Freelance, contract and entrepreneurial jobs involving mobile, social and Web are red hot and in demand. However, rates are not keeping pace or sliding.
These are the latest findings collected by DoNanza, based on data sourced from more than 4 million job listings worth $2 billion, comparing 2010 and the present day. While demand for workers with skills in areas such as video and translation is rising, the remuneration on offer is on the slide, the consultancy says.
Demand for translation roles has increased by 30% since 2010, but the rewards on offer per job have decreased by 31% over the same period. Similarly, while job requests requiring skills in video have risen by a staggering 328% since 2010, rewards have decreased by 33%.
However, those with C/C++ programming skills face a different problem. While the rewards on offer for these projects have increased by 79% since 2010, there has been a 26% drop in the number of these jobs being advertised. Virtual Assistant-type jobs requiring Excel skills have seen rewards increase by 68.34%, but there are now 25.09% fewer of these jobs available compared to two years ago.
Below are the 10 top freelance or contract positions, with the first 5 based on the rise in number of jobs, and the second 5 based on compensation increases over the past year. Findings for the entire list of 73 identified freelance or contract positions are posted below.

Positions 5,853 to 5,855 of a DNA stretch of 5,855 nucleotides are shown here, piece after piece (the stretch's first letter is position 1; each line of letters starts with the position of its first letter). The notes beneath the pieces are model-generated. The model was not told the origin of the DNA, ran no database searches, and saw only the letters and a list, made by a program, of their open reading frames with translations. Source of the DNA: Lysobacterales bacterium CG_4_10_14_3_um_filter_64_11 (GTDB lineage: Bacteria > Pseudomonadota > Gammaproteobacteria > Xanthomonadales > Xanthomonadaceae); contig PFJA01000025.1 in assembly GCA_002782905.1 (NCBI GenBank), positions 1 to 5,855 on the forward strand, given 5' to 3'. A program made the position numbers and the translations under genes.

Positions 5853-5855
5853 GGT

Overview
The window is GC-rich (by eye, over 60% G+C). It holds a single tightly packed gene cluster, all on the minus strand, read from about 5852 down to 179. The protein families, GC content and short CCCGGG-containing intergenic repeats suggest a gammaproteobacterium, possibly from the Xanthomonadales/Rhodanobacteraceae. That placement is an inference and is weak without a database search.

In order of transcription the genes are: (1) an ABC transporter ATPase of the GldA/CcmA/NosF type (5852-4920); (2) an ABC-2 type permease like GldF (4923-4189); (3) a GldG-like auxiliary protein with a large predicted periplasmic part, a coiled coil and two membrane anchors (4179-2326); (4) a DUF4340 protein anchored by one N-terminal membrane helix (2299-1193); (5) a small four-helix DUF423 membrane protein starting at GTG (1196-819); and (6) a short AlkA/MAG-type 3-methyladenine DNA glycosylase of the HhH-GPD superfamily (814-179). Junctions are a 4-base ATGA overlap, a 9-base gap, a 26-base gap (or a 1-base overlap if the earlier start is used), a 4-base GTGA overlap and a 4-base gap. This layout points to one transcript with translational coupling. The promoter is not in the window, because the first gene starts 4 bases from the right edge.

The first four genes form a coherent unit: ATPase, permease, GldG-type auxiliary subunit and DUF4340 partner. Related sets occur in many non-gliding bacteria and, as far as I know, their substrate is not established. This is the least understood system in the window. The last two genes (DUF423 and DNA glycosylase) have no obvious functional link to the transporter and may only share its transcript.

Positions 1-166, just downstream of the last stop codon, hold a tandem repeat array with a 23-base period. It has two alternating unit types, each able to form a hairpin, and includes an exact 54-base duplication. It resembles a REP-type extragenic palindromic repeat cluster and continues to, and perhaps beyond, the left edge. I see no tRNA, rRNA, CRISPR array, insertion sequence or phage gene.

Top Skills by Increase in Number of Jobs:
- Video +328.43%
- HTML5 +209.85%
- Accounting +103.51%
- iPad development +101.3%
- Graphic design +49.44%
Top Skills by Increase in Rates:
- C/C++ +79.47%
- Virtual Assistant +68.34%
- C# +62.78%
- Photoshop +53.62%
- Marketing strategy +49.77%
“Between 2011 and 2012 there was an increase in the number of jobs in nearly every area but the rewards went down across the board for social media marketing, design, advertising, virtual assistants and software development,” says Liran Kotzer, CEO and co-founder of DoNanza.
Why the discrepancy? Shouldn’t rising demand for a skill translate into increased compensation? DoNanza explains that things are simply getting more competitive — there is a growing pool of available freelance and contract talent.
The dynamic not mentioned by DoNanza is the impact of the recent economy. Unemployment continues to run high, and underemployment even higher. There are many talented and well-educated professionals who are frustrated by the lack of opportunities with full-time employment, and are turning to contract, freelance, and entrepreneurial engagements. The pool of talent is growing, which is good news for organizations using the services, but means individual contractors need to keep sharpening their marketing skills.